Black infants born in America are more than twice as likely to die before turning 1 than any other racial or ethnic group, according to data from the National Center of Health Statistics.
In 2011 the infant mortality rate for Blacks was 11.5 deaths per 1,000 live births—nearly the same as it was for whites 30 years ago.
Of course it’s no secret that Blacks in America have a greater risk of illness, injury, disease and death than other racial and ethnic groups. The numbers show Black babies are no exception to the long-standing trend.
Infant mortality rates are such a crucial statistic that it’s one of the most common ways countries gauge the health of their population. Infant mortality rates help reveal maternal health, socioeconomic conditions, health care services and public-health practices.
Cities around the country are taking it upon themselves to implement programs to combat the high mortality rates. One of the most notable programs is through the Boston Public Health Commission.
That program focuses on prenatal care, as well as requiring public healthcare workers to help women lead healthy lifestyles before their first pregnancy and maintain the same practices between pregnancies. Nurses also check up on the babies until the age of 5. Because of programs like these, there was a noteworthy decline in the premature and underweight births of Black infants.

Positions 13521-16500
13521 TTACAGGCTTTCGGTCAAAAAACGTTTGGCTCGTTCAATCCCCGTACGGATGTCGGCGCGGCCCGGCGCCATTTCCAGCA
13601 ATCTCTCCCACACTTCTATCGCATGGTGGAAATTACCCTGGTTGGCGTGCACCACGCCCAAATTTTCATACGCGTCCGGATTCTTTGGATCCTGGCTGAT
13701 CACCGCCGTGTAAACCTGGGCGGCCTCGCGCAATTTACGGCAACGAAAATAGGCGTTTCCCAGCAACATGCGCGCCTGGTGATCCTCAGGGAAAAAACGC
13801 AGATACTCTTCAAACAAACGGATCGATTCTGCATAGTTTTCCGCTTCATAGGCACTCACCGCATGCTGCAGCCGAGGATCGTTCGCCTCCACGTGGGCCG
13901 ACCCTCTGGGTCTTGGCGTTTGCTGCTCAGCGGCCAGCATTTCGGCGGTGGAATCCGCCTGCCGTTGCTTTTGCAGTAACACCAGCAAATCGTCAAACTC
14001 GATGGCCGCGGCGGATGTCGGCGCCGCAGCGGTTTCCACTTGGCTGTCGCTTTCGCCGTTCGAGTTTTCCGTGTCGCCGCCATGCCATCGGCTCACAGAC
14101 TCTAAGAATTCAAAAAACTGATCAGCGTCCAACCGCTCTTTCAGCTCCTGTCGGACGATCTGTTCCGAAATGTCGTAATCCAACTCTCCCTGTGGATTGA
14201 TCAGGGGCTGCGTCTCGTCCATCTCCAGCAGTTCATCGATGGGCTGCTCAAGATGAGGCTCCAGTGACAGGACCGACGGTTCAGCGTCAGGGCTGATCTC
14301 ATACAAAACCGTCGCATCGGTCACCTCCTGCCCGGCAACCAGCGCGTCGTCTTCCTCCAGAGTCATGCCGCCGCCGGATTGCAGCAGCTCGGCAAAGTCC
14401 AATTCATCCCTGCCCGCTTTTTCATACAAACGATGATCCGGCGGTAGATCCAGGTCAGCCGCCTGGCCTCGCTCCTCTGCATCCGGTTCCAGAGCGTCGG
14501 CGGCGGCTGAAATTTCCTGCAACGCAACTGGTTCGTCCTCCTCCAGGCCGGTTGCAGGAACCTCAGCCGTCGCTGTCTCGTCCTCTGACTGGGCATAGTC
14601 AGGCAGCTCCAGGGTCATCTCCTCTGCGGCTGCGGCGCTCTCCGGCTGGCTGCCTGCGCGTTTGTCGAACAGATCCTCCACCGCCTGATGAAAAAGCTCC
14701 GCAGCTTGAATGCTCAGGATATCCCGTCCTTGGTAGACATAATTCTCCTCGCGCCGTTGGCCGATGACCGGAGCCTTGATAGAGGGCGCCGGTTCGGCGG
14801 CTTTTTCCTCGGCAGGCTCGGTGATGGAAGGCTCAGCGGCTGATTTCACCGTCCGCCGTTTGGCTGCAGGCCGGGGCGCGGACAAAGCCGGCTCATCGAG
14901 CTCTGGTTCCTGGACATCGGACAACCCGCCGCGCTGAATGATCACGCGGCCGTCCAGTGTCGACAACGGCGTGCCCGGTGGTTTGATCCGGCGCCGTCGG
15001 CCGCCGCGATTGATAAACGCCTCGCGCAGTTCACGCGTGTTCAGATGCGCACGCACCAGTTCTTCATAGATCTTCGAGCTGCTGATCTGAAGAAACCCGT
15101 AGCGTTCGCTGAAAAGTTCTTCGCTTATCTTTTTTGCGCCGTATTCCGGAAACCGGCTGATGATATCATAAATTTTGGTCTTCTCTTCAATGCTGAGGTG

In 2011, there were 11.5 deaths per 1,000 live births among black babies in the U.S. But in Boston in 2012, the number was a much lower 4.7 deaths per 1,000 live births.
The comparable numbers for white babies in 2011 was 5.1 deaths per 1,000 in the U.S. In Boston it was 3.0 deaths for white babies in 2012.
“We really targeted, for the first time, black women,” said Barbara Ferrer, executive director of the Boston Public Health Commission. “The report shows a persistent decline in infant deaths. This isn’t just chance; this is a real difference.”
“There’s a new conceptual approach that says that rather than focus on prenatal care, our best opportunity is to discuss the time before pregnancies and [during] inter-pregnancies,” Brent Ewig, director of policy at the Association of Maternal & Child Health Programs, a Washington, D.C., advocacy group, told the Boston Globe.
Boston continues to have lower infant mortalities rates among Black children than the national average, perhaps providing a model for the rest of the nation to follow.